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Are Patients Cared for Equally? Challenges of the VIP Patient

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Do you feel defensive, resentful and uneasy when told you will be caring for a “very important patient (VIP)”? Have you been caught off guard when asked to treat a VIP differently from your other patients? This article with explore the challenges and consequences of “VIP Syndrome”.

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Are Patients Cared for Equally?  Challenges of the VIP Patient

Have you ever been given a patient assignment and hear the words "You have a VIP"? I cringe when I am assigned the Very Important Patient (VIP)- a.k.a. Very Influential and Very Intimidating Patient. My resentment begins to bubble over and I find it offensive that I am expected to treat one patient "better" than another. I also resent the additional pressure from my supervisor, administration and the VIP. I have never cared for a famous celebrity, but I have witnessed the effects of VIP syndrome when caring for local politicians, CEOs, influential and local celebrities. Although nurses do care for high profile celebrities, this article will focus on the more frequently occurring local VIPs.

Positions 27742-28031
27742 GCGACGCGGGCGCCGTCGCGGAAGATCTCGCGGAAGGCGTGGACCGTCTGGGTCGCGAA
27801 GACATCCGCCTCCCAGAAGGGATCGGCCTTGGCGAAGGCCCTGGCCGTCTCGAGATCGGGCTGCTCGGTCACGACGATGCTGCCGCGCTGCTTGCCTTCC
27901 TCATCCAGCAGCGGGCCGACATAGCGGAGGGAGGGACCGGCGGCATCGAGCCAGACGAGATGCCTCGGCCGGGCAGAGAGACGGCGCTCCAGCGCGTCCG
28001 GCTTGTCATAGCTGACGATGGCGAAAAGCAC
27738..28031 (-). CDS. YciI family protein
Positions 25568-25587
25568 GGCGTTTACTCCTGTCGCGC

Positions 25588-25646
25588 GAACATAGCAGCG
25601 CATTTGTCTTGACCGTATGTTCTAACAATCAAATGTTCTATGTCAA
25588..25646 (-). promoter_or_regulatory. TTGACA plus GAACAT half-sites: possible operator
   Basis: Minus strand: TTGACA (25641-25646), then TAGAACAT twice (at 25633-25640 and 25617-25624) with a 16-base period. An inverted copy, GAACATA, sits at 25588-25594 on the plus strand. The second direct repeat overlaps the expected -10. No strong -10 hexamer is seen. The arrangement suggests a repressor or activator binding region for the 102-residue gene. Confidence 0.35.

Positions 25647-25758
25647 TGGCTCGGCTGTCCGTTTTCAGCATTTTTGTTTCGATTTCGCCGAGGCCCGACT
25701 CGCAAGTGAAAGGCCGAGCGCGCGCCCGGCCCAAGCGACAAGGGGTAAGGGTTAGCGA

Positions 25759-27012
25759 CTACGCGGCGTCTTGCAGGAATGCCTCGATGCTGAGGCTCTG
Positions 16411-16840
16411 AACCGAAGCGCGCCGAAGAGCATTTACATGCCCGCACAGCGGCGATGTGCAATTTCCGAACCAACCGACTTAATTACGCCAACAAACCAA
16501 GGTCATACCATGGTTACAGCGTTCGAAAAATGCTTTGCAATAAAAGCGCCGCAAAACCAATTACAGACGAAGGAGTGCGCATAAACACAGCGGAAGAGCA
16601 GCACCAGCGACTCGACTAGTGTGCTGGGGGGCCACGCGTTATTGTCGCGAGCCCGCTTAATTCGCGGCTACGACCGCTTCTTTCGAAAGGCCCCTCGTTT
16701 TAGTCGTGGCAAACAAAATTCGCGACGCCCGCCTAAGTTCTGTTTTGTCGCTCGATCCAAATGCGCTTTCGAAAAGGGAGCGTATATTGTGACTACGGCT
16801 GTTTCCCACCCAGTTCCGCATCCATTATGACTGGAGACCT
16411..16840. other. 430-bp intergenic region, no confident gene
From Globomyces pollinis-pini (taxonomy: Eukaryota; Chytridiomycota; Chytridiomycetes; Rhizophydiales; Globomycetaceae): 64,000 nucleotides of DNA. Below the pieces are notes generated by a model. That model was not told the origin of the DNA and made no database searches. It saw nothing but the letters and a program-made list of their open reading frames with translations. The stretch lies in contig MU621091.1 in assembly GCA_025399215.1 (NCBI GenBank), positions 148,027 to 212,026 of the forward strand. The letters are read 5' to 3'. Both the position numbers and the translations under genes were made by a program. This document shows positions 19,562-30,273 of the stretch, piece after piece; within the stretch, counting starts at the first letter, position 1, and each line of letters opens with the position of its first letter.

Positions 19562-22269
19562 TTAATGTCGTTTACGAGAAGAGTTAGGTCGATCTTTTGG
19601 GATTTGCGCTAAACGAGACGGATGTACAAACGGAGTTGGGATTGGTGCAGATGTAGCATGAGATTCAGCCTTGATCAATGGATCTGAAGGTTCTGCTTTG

What makes an individual a VIP? Any patient whose status has the potential to influence the judgment and care of healthcare providers is a VIP patient. The first VIP image to pop into my mind is the national celebrity. However, this article will focus more on VIP status due to occupation, position or social status. Common VIPs may include hospital administrators, physicians, local athletes and any patient with influence. The ethical and moral issues surrounding the care of a VIP is often referred to as "VIP Syndrome" and results in care that can be of greater or lesser quality. Let's take a closer look at common ethical issues that surface when treating a VIP.

Social Justice

The principle of social justice implies patients will be treated fairly and with equal distribution of access to care and resources. Providing preferential treatment is often a difficult, if not impossible, pill for a nurse to swallow. V.I.P. treatment deviates from the nursing code of ethics of approaching all patients with the same level of attention and care regardless of social status. VIP Syndrome challenges the principle of social justice by resulting in greater access, attention and resources from healthcare providers, including nurses. Examples include: